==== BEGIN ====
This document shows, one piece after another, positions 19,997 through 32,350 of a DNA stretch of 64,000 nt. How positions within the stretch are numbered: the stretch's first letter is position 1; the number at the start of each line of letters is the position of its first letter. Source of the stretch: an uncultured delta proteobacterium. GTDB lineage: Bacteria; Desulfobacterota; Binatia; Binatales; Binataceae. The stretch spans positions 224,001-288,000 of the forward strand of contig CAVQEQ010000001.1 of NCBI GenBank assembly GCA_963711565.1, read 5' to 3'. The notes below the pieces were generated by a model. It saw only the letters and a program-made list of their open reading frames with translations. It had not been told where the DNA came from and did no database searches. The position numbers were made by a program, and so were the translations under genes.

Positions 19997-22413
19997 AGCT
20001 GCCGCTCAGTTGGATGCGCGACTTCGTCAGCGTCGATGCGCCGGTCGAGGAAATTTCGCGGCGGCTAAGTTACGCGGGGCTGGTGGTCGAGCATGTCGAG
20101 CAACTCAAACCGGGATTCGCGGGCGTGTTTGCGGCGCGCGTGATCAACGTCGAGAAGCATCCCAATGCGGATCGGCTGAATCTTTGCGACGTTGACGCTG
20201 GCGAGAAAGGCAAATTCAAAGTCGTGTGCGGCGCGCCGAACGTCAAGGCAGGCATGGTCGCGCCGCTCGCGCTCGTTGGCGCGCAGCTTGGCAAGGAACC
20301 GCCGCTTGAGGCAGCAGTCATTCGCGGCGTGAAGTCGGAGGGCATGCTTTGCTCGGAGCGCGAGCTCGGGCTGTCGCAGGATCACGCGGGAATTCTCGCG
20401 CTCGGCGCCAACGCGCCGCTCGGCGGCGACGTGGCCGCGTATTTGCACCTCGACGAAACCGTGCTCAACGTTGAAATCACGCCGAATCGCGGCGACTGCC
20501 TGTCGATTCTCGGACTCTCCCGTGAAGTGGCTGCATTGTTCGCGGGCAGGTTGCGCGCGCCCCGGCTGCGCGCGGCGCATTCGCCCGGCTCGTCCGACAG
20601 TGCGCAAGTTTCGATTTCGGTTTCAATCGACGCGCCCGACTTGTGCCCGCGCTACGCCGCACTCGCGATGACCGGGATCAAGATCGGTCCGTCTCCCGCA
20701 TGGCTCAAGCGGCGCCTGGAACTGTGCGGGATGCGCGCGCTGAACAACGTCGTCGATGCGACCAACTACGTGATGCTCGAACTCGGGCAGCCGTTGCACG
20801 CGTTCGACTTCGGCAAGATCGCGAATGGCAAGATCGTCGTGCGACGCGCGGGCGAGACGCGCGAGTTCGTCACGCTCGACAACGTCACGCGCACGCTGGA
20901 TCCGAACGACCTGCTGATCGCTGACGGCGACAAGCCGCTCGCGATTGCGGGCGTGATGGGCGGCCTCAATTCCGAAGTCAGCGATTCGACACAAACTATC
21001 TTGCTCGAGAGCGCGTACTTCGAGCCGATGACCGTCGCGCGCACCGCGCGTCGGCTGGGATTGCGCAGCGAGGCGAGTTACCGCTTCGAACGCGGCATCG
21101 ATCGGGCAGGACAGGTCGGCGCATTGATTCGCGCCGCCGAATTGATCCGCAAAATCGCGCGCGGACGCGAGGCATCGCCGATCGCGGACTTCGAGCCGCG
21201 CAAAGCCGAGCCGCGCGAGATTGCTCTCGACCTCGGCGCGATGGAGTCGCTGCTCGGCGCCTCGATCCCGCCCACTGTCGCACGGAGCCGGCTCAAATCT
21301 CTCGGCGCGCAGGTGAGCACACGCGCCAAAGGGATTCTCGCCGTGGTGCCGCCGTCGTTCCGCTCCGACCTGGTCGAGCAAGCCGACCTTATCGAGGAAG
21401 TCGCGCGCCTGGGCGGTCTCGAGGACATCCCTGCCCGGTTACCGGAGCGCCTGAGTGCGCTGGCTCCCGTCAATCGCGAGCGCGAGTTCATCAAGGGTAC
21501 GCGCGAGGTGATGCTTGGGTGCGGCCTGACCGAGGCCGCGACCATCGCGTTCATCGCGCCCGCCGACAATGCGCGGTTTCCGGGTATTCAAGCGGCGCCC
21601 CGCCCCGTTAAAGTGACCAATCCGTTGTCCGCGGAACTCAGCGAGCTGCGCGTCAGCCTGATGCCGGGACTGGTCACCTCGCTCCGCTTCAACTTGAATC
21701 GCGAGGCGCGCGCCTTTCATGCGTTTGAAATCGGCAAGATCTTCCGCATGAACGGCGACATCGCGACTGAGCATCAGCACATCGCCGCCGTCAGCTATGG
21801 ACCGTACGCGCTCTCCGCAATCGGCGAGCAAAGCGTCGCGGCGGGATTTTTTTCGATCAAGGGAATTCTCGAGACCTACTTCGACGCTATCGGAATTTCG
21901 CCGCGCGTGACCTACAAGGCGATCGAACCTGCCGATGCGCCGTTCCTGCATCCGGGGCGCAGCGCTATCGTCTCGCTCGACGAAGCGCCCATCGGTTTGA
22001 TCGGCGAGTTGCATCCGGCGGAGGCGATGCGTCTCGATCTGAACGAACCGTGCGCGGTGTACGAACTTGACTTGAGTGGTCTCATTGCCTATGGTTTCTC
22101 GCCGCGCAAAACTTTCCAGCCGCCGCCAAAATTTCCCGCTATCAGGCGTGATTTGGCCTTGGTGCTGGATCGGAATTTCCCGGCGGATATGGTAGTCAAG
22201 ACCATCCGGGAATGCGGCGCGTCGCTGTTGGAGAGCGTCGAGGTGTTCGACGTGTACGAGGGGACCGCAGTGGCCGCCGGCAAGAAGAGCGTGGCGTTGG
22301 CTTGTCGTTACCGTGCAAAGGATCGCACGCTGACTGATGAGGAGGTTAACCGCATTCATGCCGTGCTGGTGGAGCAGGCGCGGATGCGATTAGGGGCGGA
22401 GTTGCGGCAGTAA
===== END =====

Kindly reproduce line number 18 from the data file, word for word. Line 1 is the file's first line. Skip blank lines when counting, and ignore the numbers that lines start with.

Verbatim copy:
21401 TCGCGCGCCTGGGCGGTCTCGAGGACATCCCTGCCCGGTTACCGGAGCGCCTGAGTGCGCTGGCTCCCGTCAATCGCGAGCGCGAGTTCATCAAGGGTAC